The United States is one of only four countries throughout the world — the others being Taiwan, Japan and Singapore — that still practice capital punishment. It's been a rough year for many states who had planned on performing executions, like in Ohio where the execution of 69-year-old Alva Campbell was called off because "vein could not be found."
In Arkansas the first double execution to happen in the country in 16 years was performed, but not without troubles of their own. It initially took 45 minutes to find a suitable vein to insert the drug cocktail into Jack Jones and the event was criticized as taking too long and being too painful. Following the executions, Asa Hutchinson, the Republican Governor of the state, announced that there would be another eight executions spanning just 11 days. He wanted to use up the rest of the execution drugs, but half of the scheduled executions were halted in court.
Surprisingly enough, the Department of Corrections in Arizona invited people on death row to supply their own drugs for their executions, something that's both incredibly dangerous and illegal.
There are some states where executions have been stayed, such as Colorado, Montana, Oregon and Washington, and in some other states there haven't been cases of capital punishment in decades. Setting a temporary ban on this type of punishment, however, doesn't mean it won't continue in the future.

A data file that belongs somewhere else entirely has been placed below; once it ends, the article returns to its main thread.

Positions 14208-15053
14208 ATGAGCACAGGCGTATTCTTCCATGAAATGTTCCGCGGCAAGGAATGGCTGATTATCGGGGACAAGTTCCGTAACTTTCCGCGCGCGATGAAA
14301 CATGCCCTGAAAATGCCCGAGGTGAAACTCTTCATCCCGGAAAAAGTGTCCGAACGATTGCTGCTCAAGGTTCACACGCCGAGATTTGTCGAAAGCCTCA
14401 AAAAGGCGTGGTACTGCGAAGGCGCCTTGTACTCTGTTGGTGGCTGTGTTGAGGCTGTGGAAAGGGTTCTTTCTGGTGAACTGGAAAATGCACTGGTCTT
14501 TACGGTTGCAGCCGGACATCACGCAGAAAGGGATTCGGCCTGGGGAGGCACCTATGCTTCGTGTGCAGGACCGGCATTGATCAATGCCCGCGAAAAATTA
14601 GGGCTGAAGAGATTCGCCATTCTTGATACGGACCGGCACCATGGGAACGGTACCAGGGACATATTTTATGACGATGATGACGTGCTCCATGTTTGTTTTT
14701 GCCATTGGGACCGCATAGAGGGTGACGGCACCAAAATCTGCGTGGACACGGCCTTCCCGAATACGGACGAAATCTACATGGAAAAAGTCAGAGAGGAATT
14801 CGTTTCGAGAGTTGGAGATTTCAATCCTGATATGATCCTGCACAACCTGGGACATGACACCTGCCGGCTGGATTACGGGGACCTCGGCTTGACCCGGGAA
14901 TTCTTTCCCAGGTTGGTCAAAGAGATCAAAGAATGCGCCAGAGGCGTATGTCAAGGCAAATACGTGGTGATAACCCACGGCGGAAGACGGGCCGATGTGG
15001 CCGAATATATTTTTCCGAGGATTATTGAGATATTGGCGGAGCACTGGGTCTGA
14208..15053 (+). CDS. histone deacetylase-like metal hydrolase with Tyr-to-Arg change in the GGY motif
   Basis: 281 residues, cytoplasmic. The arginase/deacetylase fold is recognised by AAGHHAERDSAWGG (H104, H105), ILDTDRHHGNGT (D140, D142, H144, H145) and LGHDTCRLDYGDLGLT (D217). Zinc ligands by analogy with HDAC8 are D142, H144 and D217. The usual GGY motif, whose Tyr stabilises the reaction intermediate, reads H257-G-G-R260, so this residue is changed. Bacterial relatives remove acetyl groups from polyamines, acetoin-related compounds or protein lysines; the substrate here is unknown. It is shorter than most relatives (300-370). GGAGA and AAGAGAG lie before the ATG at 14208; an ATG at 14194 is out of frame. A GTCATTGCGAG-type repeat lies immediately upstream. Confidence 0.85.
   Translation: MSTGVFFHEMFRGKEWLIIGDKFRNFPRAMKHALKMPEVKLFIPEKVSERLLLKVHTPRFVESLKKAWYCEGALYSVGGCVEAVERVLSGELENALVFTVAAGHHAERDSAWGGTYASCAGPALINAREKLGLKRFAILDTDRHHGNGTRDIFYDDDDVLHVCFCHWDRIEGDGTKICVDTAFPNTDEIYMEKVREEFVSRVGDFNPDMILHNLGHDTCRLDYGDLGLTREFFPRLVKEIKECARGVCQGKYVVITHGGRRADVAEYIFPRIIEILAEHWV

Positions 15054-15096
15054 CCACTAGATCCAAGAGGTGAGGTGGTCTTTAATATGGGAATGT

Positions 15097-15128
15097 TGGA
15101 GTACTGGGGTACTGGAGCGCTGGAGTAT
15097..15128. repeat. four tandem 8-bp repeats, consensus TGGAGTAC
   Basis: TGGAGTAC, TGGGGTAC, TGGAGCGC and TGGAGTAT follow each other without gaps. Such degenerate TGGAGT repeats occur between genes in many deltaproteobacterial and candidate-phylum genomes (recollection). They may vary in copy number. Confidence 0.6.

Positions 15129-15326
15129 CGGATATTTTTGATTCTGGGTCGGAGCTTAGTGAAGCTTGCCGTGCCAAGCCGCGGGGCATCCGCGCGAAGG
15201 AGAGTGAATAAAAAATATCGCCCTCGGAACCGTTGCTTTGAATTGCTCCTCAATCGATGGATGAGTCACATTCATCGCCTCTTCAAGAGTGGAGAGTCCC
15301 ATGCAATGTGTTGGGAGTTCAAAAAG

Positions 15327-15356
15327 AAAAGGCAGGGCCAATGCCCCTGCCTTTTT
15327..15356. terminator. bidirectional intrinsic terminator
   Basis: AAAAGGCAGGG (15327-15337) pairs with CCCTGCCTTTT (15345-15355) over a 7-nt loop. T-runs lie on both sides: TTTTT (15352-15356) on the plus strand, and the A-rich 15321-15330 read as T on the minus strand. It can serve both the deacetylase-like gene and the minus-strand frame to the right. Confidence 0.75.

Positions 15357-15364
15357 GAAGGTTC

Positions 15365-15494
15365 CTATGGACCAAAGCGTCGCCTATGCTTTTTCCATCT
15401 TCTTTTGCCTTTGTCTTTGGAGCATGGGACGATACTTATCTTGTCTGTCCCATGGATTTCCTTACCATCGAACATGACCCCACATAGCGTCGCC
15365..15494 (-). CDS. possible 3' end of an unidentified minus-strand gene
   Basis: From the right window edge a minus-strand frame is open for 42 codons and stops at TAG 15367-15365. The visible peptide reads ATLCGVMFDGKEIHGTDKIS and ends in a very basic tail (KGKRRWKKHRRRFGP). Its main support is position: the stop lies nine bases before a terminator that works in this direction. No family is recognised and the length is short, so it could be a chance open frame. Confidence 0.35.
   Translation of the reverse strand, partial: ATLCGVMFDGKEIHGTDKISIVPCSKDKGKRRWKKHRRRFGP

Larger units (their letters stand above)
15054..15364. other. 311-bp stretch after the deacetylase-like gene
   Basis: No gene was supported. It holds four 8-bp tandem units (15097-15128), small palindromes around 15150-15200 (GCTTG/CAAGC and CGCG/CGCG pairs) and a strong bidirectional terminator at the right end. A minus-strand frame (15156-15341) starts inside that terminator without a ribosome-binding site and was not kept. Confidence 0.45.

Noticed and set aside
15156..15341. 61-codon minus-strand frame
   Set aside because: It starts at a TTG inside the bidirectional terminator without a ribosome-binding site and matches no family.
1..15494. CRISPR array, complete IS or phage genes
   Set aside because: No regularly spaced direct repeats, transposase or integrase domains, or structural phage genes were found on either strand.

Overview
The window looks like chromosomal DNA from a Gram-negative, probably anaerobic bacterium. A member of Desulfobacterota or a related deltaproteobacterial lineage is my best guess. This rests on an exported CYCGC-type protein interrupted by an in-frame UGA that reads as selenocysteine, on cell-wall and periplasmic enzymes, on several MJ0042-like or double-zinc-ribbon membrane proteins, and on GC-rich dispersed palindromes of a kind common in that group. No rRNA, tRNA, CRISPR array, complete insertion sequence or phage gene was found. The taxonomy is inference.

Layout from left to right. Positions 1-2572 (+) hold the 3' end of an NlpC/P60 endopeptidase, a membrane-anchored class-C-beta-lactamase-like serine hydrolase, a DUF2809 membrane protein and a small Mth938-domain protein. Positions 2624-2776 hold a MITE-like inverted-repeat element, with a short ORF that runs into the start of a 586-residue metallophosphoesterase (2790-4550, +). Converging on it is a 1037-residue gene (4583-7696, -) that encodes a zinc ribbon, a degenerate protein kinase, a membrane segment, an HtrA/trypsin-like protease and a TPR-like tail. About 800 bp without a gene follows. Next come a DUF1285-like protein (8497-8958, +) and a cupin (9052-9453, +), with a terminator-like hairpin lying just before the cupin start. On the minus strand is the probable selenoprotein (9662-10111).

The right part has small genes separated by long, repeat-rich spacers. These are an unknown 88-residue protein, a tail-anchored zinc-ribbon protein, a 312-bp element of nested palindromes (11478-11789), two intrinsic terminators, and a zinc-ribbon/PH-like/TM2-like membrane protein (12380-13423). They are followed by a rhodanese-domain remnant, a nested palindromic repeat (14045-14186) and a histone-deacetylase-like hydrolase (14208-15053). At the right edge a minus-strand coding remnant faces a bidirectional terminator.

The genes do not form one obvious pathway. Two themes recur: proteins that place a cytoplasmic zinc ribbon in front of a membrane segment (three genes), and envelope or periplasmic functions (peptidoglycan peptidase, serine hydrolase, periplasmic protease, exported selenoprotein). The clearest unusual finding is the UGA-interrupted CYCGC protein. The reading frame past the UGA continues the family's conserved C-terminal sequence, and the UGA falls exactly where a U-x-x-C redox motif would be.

Death Penalty in the United States
The good news is that in previous years, the number of executions has been decreasing by quite a significant amount. But even with all these stays and moratoriums on executions being put into place, capital punishment is on an upward tick this year.
In the past the numbers have gone down because the drugs used to execute people have become more scarce, with some states even resorting to importing them illegally. There are also some states, such as Arizona, that are attempting to hide the sources of their execution drugs.
Use of the death penalty peaked in 1999 and since then has been on a downward slope, which can be attributed to several different things. Life without parole has become a sentencing option and viable alternative in some places to the use of execution, and because of the public's perception of punishing someone for their crimes in this way, both prosecutors and juries have become more selective in which defendants are sentenced to death.